1  
It does not work that way. It must also make sense. Like for example if you want to maintain which channels you are subscribed to then function like addChannel() or removeChannel() will not make sense in Remote interface .. you will need to define a new interface say CableConnection. Now even if you want to watch channels on your computer you can simply say computer implements CableConnection. – Aniket Thakur May 25 '13 at 7:29
    
oh thank you that's great help – Sikander May 25 '13 at 7:32
    
+11111111111111 – argentum47 May 25 '13 at 7:50

Next to what have been said. You may have an abstract class called RemoteControl. In this class you implement the common methods. If you want a TV remote control you implement class called TvRemoteControl that extends RemoteControl. This way you are saying that TvRemoteControl Is-A RemoteControl.

On top of this you can add a RemoteControl to a TV object.

Does this make sense?

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yes "On top of this you can add a RemoteControl to a TV object. " what does this mean ? – Sikander May 25 '13 at 7:44
1  
I meant, if you have a class called TV you add an attribute to it of kind RemoteControl. public class TV implement Remotable {private RemoteControl remote = new TvRemoteControl();} – docDevil May 25 '13 at 7:49
    
this was just what i was thinking. its clean. – argentum47 May 25 '13 at 7:49

From what I understand when you mean Remote is the superclass, it is for all Remote types (for TV, CD Player etc)

The behavior of remote changes from gadget to gadget. So RemoteControl is probably an interface having set of methods. All the implementation classes will have their flavor for it.

Note: I would suggest to add more meaningful class/interface names. I would not prefer Remote as it could as well mean java.rmi.Remote of JDK

One more thing: Prefer to add code to your superclass when you think it is reusable for all subclasses or when they do a super.

class Super
{
   public void method1()
   {
   }
}

class Sub extends Super
{
   public void method1()
   {
      super.method1();
      //Add more behavior specific to Sub
   }
}
share|improve this answer
    
your solution is the "real solution" where the remote and the TV both are conntected to the local area network, but he's just learning java basics .. so I think it's just an Object-Oriented example – Khaled.K May 25 '13 at 8:02

Frankly, you are missing the point.

Its about change, not about use of OOP correctly. Do you believe you are going to add more devices in future ? OR are the functions of a particular device going to change ?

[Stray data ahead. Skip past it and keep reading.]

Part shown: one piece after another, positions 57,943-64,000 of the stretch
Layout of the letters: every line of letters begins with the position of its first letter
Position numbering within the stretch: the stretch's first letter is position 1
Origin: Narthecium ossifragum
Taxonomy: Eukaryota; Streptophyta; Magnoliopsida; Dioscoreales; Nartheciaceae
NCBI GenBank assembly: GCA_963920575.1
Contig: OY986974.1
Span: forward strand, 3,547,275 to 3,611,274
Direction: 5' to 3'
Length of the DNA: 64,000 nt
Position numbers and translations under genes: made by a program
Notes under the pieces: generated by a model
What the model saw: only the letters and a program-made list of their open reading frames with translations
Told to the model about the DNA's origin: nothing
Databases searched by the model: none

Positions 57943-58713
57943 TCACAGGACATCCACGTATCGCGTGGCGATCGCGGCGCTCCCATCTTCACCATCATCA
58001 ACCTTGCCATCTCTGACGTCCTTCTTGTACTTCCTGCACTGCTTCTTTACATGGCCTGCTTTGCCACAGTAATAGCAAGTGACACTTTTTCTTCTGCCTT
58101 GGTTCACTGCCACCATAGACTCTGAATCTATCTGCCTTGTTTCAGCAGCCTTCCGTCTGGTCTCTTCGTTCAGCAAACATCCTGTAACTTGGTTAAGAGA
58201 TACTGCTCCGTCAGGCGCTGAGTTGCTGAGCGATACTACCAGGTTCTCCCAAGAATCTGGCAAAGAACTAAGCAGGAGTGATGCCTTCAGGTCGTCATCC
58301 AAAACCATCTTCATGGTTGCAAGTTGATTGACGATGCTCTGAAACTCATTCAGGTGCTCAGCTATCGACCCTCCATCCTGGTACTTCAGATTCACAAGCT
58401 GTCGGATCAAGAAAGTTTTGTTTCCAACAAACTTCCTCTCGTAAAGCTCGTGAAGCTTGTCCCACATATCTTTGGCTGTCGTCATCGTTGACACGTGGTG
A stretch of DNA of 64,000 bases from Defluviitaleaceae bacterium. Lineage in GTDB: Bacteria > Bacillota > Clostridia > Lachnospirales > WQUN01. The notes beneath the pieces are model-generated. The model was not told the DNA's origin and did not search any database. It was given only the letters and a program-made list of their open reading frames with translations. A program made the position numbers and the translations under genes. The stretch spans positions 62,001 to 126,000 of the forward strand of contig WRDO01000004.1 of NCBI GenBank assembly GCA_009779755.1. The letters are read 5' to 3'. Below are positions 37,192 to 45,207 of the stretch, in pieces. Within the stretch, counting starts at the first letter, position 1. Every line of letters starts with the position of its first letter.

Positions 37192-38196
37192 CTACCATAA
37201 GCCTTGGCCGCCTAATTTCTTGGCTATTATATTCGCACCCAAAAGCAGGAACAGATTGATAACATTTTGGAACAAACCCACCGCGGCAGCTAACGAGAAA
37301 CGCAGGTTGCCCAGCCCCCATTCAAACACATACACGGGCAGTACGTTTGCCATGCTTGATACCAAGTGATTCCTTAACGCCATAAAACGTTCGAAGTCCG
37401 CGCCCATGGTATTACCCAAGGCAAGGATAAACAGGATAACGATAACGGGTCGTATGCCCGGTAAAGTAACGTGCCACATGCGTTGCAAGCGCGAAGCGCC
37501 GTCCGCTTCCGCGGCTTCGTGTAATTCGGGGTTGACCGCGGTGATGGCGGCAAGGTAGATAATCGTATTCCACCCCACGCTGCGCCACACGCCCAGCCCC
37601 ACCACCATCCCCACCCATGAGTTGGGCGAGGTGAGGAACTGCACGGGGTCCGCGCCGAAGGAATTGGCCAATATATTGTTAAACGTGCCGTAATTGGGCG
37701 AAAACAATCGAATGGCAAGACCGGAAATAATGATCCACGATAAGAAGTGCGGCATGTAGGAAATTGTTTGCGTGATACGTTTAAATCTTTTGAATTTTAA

If you are building a unique remote control for all devices you are going to need different types of remotes for those devices. And each device may / may not have more than 1 remote. So you cannot inherit remote properties, instead you need to implement the needed remote property that basically needed for that device. The remote itself will have a tree like structure inheriting from each other. Remotes will inherit features like channelClicker, soundBasic, soundAdvanced, soundProfessional, videoChild.

Now if you are building a universal remote then devices will change, you need to control the code change in other devices as you add new devices. So you need to abstract out device types while the remote is in function. The remote will behave differently for different devices. Some devices the remote will throw up a "not supported". While some the volume will increase 5db per upPress, and some 50db per upPress. For each device the remote parameters will be different. Unit of decibel, unit of brightness.

You have to think differently and design for change. As you change code in future you should not need to retest all the devices, all the remotes, since the change will be localized just for that device. You can have different small libraries per device, that way even if you rebuild and run tests, none of the older tests need to be run since you did not change any code.

Design patterns need to make your mind oriented towards minimal change in code in the future.

Edit : And, you have a good question. I recommend you read the first 3 chapters again, and drink a lot more water. You are very close. Dont give up, dont change your example, dont give in unless you get it. Trust me, you are very close.

share|improve this answer
    
Thank your sir , sure i will read first 3 ch as i m very much determined to do it :) – Sikander May 25 '13 at 8:04
    
Read it again and again, if you get the first 3 chapters you can breeze thru the rest, trust me, you will get it. dont give up. – Siddharth May 25 '13 at 8:05
    
sure i have hard copy, i will read these right now . – Sikander May 25 '13 at 8:06